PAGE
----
“What I wanted  to do was to try to show why it happened and where the self-belief came from.”

The Brighton miracle is due for release before the 2019 Rugby World Cup starts in Japan.

 France I’ve Still Got Les Bleus For You

I’m pretty sure rock guitarist and song writer Gary Moore was not a follower of French rugby, but his lyrics to Parisienne Walkways were the theme to my first ever trip to Paris to see Wales at the Parc des Princes in 1979, those were the days when France were France, they could combine breathtaking beauty and spine chilling thuggery in equal measure, and often in the same move.

An awful lot of water has passed under Pont Neuf since then, and these days Gary’s composition  “Still got the blues” seems a much more appropriate theme.


“It used to be so easy to give my heart away” 

  “But I found out the hard way there’s a price you have to pay”


Indeed it was so easy to give my heart away to Serge, Phillipe, Denis and co, and it was the fab three Blanco, Sella and Charvet, that seduced me with their flair, style, elegance and angles of running that would have even had Pythagoras purring.

With their collars turned up against the warm Parisian spring sunshine, these players made rugby Sexy, they had a swagger and a confidence, and a sheer joy that translated onto the field of play.

France could also provide a more earthy kind of love if that was your preference, in the form of Cholley, Paparemborde and Condom, yes Jean Condom (who never practised safe rugby), but for pure romance it was always the numbers neuf to quinze.

The years that we thought would last forever somehow faded ,we were left with warm memories, and although we had glimpses of romantic reconciliations they were few and far between, the holiday romance of RWC 1999 was short and sweet as Bernat-Salles, Dominici and Lamaison seduced us, all too briefly, once more.


“So many years since I’ve seen your face here in my heart there’s an empty space”


The world of rugby moved on and big became beautiful, but still every now and then the beauty shone past the beast in the form of Gael Fickou, Wesley Fofana and more recently Teddy Thomas, but sadly French rugby occupied the region even lower than the doldrums, and confidence and flair failed to bloom in those dark nether regions.


“You’re playing to win but you lose just the same”


We can still dream that some way, some how, in the land of the rising scrum, the emptiness can be at least partially filled by the new Romantics Dupont, Penaud and Ntmack, maybe the time is right for another holiday romance .


“Though the days come and go, there is one thing I know, I’ve still got the blues for you”

Home Is Where The Calon Is

Firstly to explain to the uninitiated, Calon is the Welsh word for heart, which will hopefully explain the title of this piece, just as you were about to question my sanity, quite rightly, and probably not for the first time, or indeed the last.

Anyway I digress, there is a patch of grass in the centre of Cardiff that has an almost reverential status for welsh rugby people, the ghosts that inhabit this stadium do so with a haunting presence that seeps into your soul, Gareth, JPR, Gerald, Jiffy, Barry, Shane and a list that goes on and on.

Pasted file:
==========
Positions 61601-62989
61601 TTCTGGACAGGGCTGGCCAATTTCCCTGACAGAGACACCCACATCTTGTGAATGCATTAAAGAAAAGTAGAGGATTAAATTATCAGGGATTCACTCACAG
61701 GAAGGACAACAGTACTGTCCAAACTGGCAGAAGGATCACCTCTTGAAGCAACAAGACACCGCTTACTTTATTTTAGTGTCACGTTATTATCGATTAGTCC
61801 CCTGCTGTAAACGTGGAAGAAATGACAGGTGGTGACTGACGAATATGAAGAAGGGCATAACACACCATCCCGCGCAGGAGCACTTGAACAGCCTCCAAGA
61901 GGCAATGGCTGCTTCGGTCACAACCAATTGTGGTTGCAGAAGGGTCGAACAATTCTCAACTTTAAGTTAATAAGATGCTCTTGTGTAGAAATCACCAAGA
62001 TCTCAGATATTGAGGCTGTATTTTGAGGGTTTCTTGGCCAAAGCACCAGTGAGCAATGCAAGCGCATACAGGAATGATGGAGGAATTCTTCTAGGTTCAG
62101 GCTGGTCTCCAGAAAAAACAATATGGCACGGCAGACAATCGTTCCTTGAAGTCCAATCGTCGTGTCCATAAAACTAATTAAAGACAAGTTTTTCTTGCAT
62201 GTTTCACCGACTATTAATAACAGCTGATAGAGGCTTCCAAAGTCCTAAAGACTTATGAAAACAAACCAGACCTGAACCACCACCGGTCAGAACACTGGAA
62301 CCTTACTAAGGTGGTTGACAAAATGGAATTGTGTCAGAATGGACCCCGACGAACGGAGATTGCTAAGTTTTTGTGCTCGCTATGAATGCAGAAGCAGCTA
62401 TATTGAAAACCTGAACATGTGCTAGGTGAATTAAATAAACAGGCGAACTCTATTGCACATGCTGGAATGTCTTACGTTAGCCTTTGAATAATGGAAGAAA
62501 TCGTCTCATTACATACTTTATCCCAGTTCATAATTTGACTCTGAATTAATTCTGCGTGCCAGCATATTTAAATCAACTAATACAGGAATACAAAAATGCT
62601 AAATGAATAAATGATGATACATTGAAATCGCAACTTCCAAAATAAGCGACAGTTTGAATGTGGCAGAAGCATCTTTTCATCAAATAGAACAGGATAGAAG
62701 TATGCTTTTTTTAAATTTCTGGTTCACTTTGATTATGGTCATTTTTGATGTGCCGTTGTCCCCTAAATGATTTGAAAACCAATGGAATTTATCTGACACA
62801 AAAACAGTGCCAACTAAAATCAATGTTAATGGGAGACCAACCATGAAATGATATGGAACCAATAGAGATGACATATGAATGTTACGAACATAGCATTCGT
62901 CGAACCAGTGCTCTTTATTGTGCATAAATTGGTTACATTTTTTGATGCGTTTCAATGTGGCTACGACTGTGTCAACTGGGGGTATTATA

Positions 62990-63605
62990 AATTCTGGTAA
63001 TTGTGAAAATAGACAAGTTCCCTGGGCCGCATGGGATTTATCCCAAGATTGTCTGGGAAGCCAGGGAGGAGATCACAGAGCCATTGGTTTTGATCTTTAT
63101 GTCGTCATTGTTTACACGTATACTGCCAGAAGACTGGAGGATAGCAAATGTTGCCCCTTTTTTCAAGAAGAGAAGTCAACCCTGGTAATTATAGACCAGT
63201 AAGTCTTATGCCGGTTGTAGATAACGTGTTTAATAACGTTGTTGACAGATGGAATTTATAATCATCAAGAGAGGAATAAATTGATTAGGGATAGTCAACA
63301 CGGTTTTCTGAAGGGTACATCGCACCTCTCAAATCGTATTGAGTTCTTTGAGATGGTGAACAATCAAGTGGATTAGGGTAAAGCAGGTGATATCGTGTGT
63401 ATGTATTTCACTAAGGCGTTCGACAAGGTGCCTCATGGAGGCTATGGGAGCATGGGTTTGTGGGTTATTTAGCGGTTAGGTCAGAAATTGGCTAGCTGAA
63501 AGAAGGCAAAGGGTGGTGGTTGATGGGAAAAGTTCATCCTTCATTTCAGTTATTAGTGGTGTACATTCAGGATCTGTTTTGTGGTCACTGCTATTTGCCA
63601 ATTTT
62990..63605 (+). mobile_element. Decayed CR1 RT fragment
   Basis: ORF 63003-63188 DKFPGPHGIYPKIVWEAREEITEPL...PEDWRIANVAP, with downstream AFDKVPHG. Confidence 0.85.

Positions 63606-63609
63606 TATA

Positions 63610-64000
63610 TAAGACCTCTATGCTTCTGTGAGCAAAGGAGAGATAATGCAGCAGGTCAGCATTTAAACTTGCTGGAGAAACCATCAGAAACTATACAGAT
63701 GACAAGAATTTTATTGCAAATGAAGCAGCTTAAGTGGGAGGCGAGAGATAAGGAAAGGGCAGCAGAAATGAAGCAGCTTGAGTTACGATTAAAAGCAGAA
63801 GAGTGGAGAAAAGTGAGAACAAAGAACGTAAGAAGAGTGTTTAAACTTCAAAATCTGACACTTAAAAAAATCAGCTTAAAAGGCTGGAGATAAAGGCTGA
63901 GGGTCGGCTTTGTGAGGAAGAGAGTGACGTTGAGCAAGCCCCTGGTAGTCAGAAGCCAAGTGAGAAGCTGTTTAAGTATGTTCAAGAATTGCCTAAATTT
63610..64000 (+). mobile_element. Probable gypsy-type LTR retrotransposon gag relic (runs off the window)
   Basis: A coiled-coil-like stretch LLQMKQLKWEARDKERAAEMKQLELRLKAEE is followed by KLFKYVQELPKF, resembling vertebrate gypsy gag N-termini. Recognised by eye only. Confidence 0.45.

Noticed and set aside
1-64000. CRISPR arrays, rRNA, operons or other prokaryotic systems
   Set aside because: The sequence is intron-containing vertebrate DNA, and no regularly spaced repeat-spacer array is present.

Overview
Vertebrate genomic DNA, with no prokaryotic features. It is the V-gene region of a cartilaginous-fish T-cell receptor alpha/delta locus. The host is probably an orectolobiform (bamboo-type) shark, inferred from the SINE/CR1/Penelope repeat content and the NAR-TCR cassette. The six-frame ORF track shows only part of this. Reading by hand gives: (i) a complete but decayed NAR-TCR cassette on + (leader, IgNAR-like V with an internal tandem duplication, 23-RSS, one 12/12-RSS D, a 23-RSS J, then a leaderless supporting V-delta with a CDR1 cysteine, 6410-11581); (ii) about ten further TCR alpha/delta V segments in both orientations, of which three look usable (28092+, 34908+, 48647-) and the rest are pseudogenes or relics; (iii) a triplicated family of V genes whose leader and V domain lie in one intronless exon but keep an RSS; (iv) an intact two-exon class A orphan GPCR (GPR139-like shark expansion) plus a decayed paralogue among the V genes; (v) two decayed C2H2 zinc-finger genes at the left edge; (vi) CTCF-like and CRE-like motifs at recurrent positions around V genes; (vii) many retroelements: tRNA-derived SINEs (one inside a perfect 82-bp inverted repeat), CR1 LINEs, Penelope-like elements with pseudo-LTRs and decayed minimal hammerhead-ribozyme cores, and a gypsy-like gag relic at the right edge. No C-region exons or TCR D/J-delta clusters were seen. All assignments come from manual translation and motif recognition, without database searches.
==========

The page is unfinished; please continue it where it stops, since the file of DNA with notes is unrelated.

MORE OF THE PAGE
The pitch at the Millenium Stadium, now known as Principality, but forever known to my generation as the Arms Park, was turned 90 degrees in 1999 when the new stadium was built, but it is still the same patch of grass that has filled us with lifetime memories good and bad, we can all tell you in which corner Gareth and Ieuan scored, which corner JPR barged Gourdon into touch, and the exact spot where Paul Thorburn kicked that monster penalty.

Wales did not lose a five nations match in Cardiff between 1968 and 1980, but after that it was pretty much full your boots time for visiting teams, everyone came and won including Western Samoa, Canada and Romania

But after years of invaders coming without any fear, Cardiff has once again become a bit of a fortress.

As Warren Gatland prepares for his final home game as Wales coach, a win against Ireland on Saturday would stretch their unbeaten run to 12 matches, one short of Wales all time record of 13 matches unbeaten between 1907 and 1912.

Wales last defeat on home soil came in November 2017, and to none other than New Zealand, since then they have defeated South Africa Scotland and England on two occasions along with Italy, Australia, Tonga, Ireland, and France, incidentally one of the home games against South Africa was played in Washington D.C., such is the way in modern professional rugby.

The Cardiff factor has been a big part of Wales reaching the number one spot  in the World Rugby Rankings, something those of us who witnessed Canada, Western Samoa, the whole of Samoa, and Romania capturing our flag on home ground, would never have dreamed possible.

It may not count for much in Rugby World Cup year, but for those that spend their hard earned cash on vastly overpriced and frequently changed replica shirts, and those who save up every two years to go to Dublin, Paris, Rome and Edinburgh well they have earned enough “Misery  Miles” to bask in every second that Wales spend at that top spot, these days may never return.

So as our friends from across the Irish sea join us on Saturday, a Wales home win could keep the home fires burning, and a whole new range of rugby ghosts will prepare to haunt this wonderful sporting cathedral for the next generation of rugby mad Taffs, and that’s just as it should be.